In a game where there were twelve total sacks (Broncos 7 & Panthers 5), seven fumbles (Broncos 3, & Panthers 4), and two interceptions (1 per team) it’s easy to see why Super Bowl 50 was without many offensive highlights. The Broncos were not even able to break two hundred yards of total offense, so why were they able to capture a rather comfortable victory? That answer is simple.
Aside from several big passing plays the Panthers offense was never really able to get into rhythm. Cam Newton took hit after hit in the pocket, was drilled when he scrambled, and his body language showed that he was never comfortable facing the vaunted Broncos Defense. There was no sign of the “Dab” nor Newtons’s famous first down celebration. Aside from several big passing plays the Panthers offense was never really able to get into rhythm.
Newton’s two lost fumbles both resulted into touchdowns for the Broncos, exemplifying their dominance throughout the game. Both DeMarcus Ware and Superbowl 50 MVP Von Miller created constant pressure on Newton to match the stellar run defense the Broncos were also able to display. There was little opportunity for the Panthers to build any rhythm. Yet, the Broncos defense wasn’t the only force that held the Panther’s back.
Poor Play Calling
“Well, we tried a lot of different things. We knew those guys coming in were the best we’ve seen and they proved it. They’re fast to the ball, they can rush the passer, they do a good job against the run game. A lot of contested catches. They were contesting our receivers. You throw in the fact that we were just off on some things — had a couple turnovers early, just a little bit off on some other things. It can add up, and unfortunately it looked like that.” -Mike Shula
After the first several drives it became obvious to even casual viewers that the game plan on offense needed to be thrown out. Suspiciously, the play calling did not alter much throughout the rest of the game. The Panthers Offensive Coordinator, Mike Shula rarely deviated away from what seemed to be the game plan going into the biggest game of the season. Whether or not this was a direct call from Panther’s Head Coach Ron Rivera will remain unknown to the public, but it was clear his play calling did not do the Panther’s any favors.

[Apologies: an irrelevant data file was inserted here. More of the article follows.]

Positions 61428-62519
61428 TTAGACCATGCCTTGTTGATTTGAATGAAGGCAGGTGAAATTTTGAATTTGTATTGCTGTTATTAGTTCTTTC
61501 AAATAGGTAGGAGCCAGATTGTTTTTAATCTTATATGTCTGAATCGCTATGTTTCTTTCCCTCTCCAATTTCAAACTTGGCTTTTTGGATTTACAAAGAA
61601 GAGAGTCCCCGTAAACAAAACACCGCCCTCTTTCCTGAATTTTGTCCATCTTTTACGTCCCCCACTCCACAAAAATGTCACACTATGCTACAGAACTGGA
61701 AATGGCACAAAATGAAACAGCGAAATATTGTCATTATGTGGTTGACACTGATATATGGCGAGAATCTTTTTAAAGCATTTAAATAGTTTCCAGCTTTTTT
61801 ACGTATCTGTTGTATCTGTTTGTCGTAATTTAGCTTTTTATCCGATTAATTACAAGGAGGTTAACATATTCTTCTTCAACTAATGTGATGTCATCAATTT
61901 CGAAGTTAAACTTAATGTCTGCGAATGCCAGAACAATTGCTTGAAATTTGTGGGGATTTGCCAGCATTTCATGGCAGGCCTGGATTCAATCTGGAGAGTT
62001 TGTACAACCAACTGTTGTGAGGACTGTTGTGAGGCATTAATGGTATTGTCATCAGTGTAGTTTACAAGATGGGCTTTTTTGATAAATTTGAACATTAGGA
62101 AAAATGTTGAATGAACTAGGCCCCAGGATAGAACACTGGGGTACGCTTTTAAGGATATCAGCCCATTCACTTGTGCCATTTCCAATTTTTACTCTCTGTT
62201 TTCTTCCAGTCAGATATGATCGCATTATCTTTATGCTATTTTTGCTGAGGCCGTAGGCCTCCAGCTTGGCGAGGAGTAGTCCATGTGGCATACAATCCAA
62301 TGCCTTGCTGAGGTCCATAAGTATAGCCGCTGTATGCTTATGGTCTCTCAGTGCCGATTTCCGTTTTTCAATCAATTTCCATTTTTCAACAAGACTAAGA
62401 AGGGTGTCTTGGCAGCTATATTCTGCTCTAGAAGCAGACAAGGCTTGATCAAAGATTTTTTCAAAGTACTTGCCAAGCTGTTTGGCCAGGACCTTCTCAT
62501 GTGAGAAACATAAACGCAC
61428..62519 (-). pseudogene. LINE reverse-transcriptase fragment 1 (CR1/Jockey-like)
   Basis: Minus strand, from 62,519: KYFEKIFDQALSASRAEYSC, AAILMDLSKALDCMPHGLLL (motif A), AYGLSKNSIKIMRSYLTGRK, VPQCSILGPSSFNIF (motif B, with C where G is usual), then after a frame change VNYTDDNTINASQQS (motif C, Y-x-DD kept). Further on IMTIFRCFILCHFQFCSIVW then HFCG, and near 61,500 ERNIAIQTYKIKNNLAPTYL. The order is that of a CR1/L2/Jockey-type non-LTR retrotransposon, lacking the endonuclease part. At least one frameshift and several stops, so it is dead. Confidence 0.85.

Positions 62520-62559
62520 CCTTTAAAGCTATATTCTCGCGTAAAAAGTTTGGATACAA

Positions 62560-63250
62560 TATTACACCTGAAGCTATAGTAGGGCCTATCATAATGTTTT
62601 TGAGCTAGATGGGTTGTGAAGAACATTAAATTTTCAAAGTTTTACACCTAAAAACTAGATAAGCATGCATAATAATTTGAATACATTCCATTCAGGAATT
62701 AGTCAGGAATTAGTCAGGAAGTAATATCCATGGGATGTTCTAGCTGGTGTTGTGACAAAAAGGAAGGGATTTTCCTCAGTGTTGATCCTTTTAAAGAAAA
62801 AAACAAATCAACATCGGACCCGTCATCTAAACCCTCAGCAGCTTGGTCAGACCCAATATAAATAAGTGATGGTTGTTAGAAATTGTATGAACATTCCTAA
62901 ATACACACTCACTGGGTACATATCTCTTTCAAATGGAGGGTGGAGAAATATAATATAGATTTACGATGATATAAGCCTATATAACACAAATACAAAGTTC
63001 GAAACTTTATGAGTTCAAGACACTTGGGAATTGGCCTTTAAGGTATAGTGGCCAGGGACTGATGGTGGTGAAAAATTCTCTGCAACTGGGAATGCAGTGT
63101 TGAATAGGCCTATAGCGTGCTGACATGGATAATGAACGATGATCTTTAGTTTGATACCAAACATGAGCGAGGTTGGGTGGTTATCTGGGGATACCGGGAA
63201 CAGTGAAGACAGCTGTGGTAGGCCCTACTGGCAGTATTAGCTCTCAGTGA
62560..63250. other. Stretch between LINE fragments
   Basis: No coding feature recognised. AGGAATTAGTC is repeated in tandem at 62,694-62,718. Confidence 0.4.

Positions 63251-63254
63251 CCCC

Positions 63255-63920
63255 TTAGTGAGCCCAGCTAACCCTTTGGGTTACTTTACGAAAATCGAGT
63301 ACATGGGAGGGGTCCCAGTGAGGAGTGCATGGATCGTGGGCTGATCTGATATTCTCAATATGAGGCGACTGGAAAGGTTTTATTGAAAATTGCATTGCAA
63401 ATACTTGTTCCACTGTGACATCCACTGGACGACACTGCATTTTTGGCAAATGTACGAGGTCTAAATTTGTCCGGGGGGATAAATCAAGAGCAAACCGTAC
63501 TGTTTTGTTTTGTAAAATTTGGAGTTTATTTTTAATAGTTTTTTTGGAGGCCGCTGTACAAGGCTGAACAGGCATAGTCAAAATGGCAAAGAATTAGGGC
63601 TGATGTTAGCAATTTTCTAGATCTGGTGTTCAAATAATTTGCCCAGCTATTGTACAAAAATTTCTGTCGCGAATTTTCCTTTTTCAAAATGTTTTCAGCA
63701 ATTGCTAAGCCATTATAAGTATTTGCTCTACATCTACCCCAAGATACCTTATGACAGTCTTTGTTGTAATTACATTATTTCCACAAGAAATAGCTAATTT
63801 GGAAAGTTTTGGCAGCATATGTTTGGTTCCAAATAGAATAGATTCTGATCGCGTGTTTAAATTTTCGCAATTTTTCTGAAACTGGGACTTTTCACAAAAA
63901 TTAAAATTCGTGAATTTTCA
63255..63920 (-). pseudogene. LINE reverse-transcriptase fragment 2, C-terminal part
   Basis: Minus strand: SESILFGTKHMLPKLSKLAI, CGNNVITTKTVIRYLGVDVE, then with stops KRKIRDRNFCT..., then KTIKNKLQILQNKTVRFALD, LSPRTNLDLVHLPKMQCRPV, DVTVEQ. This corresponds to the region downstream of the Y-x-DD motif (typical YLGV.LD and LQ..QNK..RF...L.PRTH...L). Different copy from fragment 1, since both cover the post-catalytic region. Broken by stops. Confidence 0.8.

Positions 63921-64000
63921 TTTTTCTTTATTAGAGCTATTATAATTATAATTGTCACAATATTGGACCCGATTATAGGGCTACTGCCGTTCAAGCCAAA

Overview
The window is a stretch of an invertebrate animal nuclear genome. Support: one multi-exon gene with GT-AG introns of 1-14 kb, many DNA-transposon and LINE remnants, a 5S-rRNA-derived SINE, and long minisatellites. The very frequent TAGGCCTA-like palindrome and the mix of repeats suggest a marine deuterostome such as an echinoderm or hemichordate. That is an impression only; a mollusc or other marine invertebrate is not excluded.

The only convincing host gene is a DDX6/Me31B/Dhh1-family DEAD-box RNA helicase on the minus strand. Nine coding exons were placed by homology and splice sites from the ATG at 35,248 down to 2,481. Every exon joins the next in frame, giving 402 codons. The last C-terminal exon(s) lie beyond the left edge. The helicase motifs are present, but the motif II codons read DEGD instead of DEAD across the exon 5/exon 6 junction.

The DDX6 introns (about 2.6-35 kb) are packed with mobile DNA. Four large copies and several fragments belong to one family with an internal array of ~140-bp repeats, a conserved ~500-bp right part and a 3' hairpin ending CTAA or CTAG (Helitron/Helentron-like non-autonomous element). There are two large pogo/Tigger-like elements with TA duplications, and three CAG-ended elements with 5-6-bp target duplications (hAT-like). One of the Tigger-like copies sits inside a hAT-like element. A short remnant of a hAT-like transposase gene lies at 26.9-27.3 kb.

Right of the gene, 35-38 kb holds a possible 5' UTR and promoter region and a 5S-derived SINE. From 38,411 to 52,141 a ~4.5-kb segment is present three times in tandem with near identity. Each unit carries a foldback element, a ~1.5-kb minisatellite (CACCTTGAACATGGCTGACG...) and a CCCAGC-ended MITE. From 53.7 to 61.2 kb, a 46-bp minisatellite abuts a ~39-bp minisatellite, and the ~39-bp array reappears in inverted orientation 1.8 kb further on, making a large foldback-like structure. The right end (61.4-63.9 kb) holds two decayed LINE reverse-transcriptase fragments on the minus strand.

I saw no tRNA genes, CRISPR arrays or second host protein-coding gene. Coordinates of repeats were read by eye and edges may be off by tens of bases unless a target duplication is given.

However, his assessment of the Broncos Secondary is correct – for the majority of the game, they did not give the Panther’s Receivers much room to operate. Cam Netwon’s favorite target, Tight End Greg Olson was held to only 4 catches for 41 yards in. With the reputation of the Broncos Defense (#1 Total Yards, #1 Sacks, & #4 Scoring during the 2015 Regular Season) it seemed like a great opportunity to get Olson involved in order to keep the Broncos off balance. With Olson not being featured heavily in the offense it does make one wonder as to why.
A 24-10 final score barely sounds like a one sided affair, but this game felt as if the Broncos won by thirty. Throughout the Regular Season, the Broncos were carried by their outstanding Defense. Quite frankly, at points during the season the Broncos offense looked as if Tim Tebow was back in Denver – okay maybe not that bad, yet there’s no denying it was anemic during stretches. Peyton Manning is no longer the elite Quarterback he once was and the Broncos played this game with that in mind.
When faced with 3rd and Long situations the Broncos decided to play conservative in order to prevent a stout Panther’s Defense from having the opportunity to create turnovers that would have changed field position. Despite his two turnovers, Manning was really careful with the ball and didn’t force anything down the field, he gave his Defense a chance to win the game.
It’s difficult to not tip your hat to the Denver Broncos Defense as were the main reason they were able to win their 3rd Super Bowl in franchise history.